Prepare a graph that shows the ways we use electricity in our homes. Do you think a PIE or a BAR chart would be better? Identify the dependent and independent variables.

Prepare a graph that shows the electricity use by kitchen appliances. What is the biggest electricity user in the kitchen?

Group 8. Energy Consumption by House Type, Size, and Year of Construction (note – you have 2 excel worksheets)

Prepare a graph that shows the relationship between energy use and type of house (a line graph would be best). How does your graph show possible reasons why our energy use in the U.S. is so much higher than other parts of the developed world?

Prepare a graph that shows the relationship between size of house and energy use (a line graph would be best). Identify the dependent and independent variables.

Prepare a graph that shows the relationship between energy use and the year in which the house was built (again, a line graph). Identify the dependent and independent variables.

Compare your graphs. What does the information tell us about the trends in new home construction?

Group 9. Oil Importers and Exporters

Prepare two bar graphs that show the major oil exporters and importers. Where does the U.S. stand on each graph? Identify the dependent and independent variables.

Group 10. Oil Producers and Consumers

Prepare two bar graphs that show the major oil producers and consumers. Where does the U.S. stand on each graph? Identify the dependent and independent variables.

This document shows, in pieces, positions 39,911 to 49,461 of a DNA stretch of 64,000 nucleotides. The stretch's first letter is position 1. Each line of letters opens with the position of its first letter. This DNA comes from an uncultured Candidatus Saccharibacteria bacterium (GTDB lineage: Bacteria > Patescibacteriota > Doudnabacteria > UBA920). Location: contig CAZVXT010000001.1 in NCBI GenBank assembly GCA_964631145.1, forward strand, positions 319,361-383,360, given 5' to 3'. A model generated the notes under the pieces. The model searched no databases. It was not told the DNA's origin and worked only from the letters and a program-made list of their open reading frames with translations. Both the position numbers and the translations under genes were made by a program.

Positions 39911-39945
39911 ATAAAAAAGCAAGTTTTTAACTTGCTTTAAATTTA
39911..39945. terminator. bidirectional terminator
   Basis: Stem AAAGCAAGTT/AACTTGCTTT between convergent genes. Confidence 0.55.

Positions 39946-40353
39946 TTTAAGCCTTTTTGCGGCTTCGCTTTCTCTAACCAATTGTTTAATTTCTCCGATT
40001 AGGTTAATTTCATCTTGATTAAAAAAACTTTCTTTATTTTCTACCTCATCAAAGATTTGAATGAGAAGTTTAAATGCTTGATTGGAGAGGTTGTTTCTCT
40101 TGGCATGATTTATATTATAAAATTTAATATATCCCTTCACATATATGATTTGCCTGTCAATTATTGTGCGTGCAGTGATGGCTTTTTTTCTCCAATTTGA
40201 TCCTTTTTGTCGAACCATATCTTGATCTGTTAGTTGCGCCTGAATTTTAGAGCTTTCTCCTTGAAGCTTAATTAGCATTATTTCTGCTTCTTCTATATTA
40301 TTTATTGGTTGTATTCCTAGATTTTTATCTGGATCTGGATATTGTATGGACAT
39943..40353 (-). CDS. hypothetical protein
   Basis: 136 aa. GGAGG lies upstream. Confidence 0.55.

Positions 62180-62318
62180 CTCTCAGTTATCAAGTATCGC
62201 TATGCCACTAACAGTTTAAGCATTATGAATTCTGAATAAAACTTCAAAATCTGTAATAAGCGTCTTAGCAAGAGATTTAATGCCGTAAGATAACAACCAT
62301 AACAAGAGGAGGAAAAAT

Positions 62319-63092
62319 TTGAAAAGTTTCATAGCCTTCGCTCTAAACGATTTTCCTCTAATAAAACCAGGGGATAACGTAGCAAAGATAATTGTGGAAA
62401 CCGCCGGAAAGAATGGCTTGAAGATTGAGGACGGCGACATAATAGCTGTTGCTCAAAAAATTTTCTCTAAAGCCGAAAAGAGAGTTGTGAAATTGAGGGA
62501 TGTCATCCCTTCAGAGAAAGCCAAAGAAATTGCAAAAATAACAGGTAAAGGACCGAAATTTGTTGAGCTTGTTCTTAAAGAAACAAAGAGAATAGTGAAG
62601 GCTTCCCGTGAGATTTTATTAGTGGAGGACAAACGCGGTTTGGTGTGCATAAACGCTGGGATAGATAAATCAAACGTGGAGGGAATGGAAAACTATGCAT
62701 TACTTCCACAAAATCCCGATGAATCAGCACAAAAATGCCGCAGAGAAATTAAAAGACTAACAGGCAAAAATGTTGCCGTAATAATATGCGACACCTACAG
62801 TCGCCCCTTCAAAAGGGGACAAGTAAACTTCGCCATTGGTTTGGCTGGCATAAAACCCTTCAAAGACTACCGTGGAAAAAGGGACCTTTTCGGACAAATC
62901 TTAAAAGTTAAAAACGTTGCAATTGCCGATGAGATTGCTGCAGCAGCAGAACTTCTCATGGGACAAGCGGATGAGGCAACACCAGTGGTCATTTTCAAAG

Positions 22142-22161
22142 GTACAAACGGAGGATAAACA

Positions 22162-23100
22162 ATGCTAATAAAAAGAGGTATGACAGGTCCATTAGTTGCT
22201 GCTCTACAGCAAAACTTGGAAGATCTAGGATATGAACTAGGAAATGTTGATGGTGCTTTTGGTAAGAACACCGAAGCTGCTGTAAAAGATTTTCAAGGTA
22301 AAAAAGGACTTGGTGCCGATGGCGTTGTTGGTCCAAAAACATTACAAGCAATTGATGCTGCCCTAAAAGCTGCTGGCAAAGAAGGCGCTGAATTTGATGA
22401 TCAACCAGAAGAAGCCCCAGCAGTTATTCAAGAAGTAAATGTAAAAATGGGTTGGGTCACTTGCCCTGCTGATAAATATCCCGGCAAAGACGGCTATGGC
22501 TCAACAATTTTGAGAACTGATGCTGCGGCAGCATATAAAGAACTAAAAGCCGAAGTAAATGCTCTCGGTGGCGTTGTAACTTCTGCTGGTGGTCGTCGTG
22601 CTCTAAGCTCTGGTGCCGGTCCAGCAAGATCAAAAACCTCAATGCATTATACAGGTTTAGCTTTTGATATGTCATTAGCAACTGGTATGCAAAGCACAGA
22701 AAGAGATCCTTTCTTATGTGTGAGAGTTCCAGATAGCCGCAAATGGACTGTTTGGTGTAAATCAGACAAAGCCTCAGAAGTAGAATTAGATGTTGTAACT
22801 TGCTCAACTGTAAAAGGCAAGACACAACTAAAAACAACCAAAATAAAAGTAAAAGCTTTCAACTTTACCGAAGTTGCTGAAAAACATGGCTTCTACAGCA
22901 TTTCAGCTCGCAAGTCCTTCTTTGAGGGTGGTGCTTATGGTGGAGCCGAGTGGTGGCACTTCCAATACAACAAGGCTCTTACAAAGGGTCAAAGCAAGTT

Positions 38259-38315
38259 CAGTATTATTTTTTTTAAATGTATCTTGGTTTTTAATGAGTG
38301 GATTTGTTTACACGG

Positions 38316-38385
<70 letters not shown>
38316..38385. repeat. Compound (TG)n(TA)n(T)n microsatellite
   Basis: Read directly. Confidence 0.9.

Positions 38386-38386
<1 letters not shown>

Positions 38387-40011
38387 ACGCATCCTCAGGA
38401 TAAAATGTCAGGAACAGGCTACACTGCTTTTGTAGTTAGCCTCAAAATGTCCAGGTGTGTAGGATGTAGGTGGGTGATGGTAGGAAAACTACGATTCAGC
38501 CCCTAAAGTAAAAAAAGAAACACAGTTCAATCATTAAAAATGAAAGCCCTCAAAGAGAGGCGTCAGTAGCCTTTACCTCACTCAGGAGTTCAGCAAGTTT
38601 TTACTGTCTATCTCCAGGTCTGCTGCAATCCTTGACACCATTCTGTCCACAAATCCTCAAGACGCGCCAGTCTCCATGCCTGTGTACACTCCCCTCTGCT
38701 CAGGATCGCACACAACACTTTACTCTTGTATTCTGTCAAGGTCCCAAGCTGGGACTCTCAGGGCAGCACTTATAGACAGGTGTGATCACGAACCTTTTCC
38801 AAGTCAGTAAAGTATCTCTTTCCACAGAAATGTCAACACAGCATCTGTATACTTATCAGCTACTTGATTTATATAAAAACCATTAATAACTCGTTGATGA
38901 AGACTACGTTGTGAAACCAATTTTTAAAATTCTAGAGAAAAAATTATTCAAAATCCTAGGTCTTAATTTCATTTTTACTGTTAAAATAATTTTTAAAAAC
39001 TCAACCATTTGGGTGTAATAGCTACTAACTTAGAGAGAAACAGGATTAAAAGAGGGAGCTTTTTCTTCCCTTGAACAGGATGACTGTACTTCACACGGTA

Attachments

Assessment

Activity Embedded Assessment:

Work with students as they graph their data to determine if they understand the nature of the data they are graphing and appropriate graphing procedures. Pose questions such as the following:

  • What does your data describe?
  • What type of plot could be used to best illustrate these data? Why? (X-Y or line graph to show time dependent trends; bar graph to show absolute value and relative magnitude of differences; pie chart [or stacked bar] to show relative contribution on a % basis)
  • Which country (use, etc.) consumes (produces) the most? (least?) Why? Do you know anything about that ________ that could explain these data?
  • What trends do you see in these data? What do you know about this system that might explain the changes in energy production (consumption) over time?

The final graphs and written answers to discussion questions can also be collected to evaluate comprehension of graphing and data interpretation.

References

Energy Information Administration/Monthly Energy Review, December 2007; US Department of Energy. Accessed February 2008. http://www.eia.doe.gov
Energy Information Administration, 2001 Residential Energy Consumption and Expenditure Tables. Accessed February 1, 2008. http://www.eia.doe.gov/pub/consumption/residential/2001ce_tables/enduse_consump2001.pdf
Energy Information Administration, Country Energy Profiles, US Department of Energy. Accessed February 1, 2008. http://www.eia.doe.gov/emeu/cabs/topworldtables1_2.html

Other Related Information

This activity was originally published by the Clarkson University K-12 Project Based Learning Partnership Program and may be accessed at http://www.clarkson.edu/highschool/k12/project/energysystems.html.

Contributors

Jan DeWaters; Susan Powers

Copyright

© 2013 by Regents of the University of Colorado; original © 2008 Clarkson University

Supporting Program

Office of Educational Partnerships, Clarkson University, Potsdam, NY

Acknowledgements

This activity was developed under National Science Foundation grant nos. DUE 0428127 and DGE 0338216. However, these contents do not necessarily represent the policies of the National Science Foundation, and you should not assume endorsement by the federal government.